While most of us will be spending Christmas Day at home with our families, a number of highly trained athletes will be taking to the sporting arena for some of the most highly-anticipated contests of the year.
In the US, both the NFL American football and NBA basketball leagues will be holding regular season fixtures this 25 December, fixture scheduling that may seem unusual to European sports fans, but something that is considered normal in the states.
There have been 19 NFL games on Christmas Day over the past 46 years, 17 of them since 1989, with another two fixtures – Pittsburgh Steelers v Houston Texans and Oakland Raiders v Philadelphia Eagles – taking place this year.
The two games will be shown on national television, the first on NBC and the other on ESPN, offering the teams a rare showing in the national spotlight in a country where live TV matches are usually confined to regional broadcast.
Coast to coast
“The games are a very positive thing for the NFL, and for the teams involved,” says Alistair Kirkwood, managing director of the NFL in the UK.
“And – because it is known well in advance if there will be Christmas Day games – there is no controversy about hosting matches on this special holiday day.”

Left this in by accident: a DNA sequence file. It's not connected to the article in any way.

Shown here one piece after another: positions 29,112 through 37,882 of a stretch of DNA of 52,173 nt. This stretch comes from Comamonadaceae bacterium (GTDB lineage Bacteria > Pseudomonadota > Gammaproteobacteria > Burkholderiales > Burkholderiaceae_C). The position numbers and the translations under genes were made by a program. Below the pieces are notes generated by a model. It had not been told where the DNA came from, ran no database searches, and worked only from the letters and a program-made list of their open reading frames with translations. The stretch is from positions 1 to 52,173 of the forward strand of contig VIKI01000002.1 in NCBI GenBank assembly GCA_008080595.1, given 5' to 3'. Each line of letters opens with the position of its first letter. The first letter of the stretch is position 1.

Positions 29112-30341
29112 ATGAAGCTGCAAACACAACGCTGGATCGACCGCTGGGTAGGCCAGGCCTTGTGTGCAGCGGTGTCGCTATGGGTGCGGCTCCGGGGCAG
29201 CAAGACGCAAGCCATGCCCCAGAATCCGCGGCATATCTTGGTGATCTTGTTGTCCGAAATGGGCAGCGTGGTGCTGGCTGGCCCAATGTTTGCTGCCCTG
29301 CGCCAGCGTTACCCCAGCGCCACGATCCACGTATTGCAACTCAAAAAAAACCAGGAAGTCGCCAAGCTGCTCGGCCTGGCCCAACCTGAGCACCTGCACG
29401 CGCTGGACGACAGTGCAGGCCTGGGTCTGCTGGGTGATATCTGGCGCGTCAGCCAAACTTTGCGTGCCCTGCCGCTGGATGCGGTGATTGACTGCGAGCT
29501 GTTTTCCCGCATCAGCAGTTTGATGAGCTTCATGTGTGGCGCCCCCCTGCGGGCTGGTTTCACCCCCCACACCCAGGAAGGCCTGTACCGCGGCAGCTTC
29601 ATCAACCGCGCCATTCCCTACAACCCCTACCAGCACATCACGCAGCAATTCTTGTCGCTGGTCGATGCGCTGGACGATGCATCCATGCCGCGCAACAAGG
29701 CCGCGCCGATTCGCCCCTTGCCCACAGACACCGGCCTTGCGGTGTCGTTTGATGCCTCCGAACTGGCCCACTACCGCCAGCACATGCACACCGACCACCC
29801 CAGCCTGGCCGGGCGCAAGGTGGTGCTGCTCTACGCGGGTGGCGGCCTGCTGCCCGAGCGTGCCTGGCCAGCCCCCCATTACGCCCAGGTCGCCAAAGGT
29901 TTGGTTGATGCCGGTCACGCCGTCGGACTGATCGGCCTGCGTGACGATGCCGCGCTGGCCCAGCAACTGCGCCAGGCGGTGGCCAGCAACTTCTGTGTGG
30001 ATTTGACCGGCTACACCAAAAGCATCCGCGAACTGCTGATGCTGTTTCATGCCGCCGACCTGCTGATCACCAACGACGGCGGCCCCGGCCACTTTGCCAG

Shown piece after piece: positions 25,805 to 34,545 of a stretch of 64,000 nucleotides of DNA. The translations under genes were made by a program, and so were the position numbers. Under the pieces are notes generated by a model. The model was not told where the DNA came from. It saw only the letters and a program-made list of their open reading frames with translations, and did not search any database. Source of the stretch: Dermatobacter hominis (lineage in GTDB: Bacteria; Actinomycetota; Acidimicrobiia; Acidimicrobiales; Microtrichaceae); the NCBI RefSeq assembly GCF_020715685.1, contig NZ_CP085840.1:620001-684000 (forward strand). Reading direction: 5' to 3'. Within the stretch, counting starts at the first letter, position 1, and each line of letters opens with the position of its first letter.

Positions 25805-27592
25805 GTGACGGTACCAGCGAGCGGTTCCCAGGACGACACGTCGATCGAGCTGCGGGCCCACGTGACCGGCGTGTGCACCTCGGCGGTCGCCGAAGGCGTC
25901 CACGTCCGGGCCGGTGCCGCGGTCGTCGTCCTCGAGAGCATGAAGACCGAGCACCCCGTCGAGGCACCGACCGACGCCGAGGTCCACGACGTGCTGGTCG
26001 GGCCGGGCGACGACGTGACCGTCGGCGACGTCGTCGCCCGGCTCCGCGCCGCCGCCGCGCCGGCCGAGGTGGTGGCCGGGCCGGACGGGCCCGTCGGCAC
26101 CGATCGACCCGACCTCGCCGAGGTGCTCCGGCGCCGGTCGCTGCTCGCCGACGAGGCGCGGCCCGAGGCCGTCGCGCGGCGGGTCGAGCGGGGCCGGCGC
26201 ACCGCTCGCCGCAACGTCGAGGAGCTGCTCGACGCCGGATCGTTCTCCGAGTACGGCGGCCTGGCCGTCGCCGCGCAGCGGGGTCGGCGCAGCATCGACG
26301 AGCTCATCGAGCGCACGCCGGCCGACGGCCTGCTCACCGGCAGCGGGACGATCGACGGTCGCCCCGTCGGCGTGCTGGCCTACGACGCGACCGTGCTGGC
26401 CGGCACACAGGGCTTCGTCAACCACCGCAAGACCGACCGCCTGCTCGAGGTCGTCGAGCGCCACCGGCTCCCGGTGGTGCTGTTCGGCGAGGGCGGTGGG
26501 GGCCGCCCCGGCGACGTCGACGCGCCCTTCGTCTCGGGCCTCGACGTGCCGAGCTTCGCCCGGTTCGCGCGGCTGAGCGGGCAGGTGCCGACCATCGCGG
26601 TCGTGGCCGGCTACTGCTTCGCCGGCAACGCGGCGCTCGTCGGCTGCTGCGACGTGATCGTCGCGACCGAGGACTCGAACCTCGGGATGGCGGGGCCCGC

He explains that games during the season are held on Thursdays, Sundays and Mondays, with the occasional Saturday night game.
“If Christmas Day falls on one of these days then the games will get played, if it doesn’t then there are no games as would normally be the case.”
Thus there were two games in 2016 when Christmas Day fell on a Sunday, and again this year when it is on a Monday.
“There is a real kudos in being involved in one of these national TV games, when up to 20 million people tune in,” Mr Kirkwood adds.
“Most games are shown only on television in their home states, so to be seen in the national window, to be seen coast to coast to the biggest audiences, is a huge attraction and opportunity for teams.”
‘No empty seats’
Scheduling for the NFL season, which runs from September to February, is done in April.